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Family Roots

One of the oldest wineries along West Dry Creek Road in Sonoma County is A. Rafanelli Winery. Nestled on a knoll that offers a sweeping view of the valley, the rustic winery is still family-owned and operated. And though it operates by appointment-only reservations and there’s a gate at the bottom of a hill that requires a code, it has remained true to its family traditions and heritage. Wines are still produced in the same old-world style, tastings are held in the barrel room, a chalkboard on the wall lists wine for sale, and chances are someone from the Rafanelli family is on hand, hosting visitors.

A fourth-generation business, the Rafanelli story began more than a century ago when two Italian immigrants, Alberto and Letizia Rafanelli, settled in Healdsburg to begin a new life. Today, the winery is known for its acclaimed, award-winning Zinfandel and Cabernet Sauvignon. And though the wine label prominently features Alberto’s first initial, what’s not so well known is that it was Letizia who was born into a winemaking family and instrumental in starting the business.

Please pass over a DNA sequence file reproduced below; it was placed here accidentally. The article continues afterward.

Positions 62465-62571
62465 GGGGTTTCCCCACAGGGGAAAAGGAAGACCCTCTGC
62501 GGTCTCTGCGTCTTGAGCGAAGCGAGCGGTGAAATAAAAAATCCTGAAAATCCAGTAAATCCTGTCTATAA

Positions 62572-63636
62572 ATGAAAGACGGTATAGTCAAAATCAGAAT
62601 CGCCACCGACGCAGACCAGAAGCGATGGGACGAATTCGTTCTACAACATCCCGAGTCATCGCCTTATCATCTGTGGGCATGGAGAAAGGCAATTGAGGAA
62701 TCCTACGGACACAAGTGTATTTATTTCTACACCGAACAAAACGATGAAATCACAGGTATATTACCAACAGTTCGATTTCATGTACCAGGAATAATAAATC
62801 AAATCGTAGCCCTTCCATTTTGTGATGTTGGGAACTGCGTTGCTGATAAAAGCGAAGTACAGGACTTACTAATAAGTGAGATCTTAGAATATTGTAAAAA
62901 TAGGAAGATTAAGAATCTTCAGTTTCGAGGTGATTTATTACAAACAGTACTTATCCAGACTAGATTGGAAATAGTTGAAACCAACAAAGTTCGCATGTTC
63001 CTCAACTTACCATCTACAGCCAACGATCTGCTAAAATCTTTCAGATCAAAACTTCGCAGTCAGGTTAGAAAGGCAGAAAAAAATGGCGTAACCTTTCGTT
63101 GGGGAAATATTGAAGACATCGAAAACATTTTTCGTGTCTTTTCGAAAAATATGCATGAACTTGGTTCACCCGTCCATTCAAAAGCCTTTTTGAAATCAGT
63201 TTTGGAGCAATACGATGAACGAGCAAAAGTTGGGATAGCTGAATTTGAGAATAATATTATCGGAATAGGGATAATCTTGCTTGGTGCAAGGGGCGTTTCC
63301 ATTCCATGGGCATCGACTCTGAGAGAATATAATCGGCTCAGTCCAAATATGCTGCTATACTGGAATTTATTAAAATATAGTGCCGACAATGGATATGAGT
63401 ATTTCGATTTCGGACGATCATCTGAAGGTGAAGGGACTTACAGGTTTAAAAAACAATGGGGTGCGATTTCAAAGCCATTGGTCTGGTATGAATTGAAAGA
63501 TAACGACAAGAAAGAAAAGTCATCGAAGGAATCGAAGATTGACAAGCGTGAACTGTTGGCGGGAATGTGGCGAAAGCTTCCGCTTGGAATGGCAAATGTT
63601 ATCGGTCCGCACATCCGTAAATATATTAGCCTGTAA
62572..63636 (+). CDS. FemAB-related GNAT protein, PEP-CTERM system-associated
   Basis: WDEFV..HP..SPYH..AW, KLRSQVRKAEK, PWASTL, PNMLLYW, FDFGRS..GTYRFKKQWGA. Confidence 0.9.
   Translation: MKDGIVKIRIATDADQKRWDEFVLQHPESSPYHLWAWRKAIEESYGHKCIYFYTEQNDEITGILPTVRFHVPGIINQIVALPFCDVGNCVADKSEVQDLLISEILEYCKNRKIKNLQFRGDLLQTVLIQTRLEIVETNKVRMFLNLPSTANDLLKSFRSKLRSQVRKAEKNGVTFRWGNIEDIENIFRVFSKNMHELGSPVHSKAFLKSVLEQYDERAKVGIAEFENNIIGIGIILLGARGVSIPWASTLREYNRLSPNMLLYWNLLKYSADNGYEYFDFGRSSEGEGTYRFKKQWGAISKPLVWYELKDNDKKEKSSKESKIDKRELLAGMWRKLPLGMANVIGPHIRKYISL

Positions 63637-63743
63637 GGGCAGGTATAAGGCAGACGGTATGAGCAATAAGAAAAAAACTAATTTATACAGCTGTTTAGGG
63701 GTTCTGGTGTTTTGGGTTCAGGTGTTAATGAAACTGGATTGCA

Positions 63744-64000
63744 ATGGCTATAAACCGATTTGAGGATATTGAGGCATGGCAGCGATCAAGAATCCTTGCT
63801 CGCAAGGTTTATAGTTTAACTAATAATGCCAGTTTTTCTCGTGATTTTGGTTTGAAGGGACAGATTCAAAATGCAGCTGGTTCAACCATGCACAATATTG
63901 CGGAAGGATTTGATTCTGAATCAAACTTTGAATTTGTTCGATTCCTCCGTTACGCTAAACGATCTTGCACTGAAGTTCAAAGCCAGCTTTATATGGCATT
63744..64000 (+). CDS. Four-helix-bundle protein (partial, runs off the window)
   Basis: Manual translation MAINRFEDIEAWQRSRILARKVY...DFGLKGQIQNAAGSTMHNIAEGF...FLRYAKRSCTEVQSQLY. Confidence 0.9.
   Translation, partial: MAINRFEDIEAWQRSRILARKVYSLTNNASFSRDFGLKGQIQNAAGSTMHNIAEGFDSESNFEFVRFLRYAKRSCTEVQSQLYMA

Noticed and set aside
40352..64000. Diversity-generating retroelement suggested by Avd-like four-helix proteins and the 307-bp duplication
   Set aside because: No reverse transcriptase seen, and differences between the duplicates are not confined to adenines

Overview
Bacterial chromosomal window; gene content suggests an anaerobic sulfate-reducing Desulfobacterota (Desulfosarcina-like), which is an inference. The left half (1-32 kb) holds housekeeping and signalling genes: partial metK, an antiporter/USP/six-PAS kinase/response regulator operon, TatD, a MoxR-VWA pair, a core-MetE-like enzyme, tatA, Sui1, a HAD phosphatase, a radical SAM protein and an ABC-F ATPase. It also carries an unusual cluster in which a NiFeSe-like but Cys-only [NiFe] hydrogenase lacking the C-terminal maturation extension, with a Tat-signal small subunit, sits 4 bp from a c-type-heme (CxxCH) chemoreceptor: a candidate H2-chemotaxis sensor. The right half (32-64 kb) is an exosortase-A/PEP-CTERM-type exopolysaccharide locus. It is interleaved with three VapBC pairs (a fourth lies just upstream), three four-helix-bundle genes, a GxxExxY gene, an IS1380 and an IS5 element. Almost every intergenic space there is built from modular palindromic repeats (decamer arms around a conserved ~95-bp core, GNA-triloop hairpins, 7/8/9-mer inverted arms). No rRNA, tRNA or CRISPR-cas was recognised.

The land of opportunity

As the story is told in family lore, Letizia Tonneti was born in 1882 in Orentano, Italy, about 15 miles from Lucca. She grew up in the business, learning to prune the vineyards as a young girl. “She finished her schooling in Florence and returned home and asked her family what her position would be under the Tonneti label and was told they’d ‘find her a nice mate,’” says David Rafanelli, Letizia’s grandson.

As the daughter of a wine-making family, Letizia knew there was no future for her in Italy and boarded a ship in 1903 to come to America. She was 19 years old, and a brother accompanied her on the journey. They arrived in Ellis Island, and then traveled to San Francisco by rail. “It was probably in the back of a box car,” says David. When they reached the west coast, her brother helped her get situated and made certain she had a small pearl-handled pistol for protection, then returned to the family farm, according to an account written in Healdsburg’s Immigrants, an anthology by Shonnie Brown, in a chapter written by Norma Rafanelli with her nephew, David.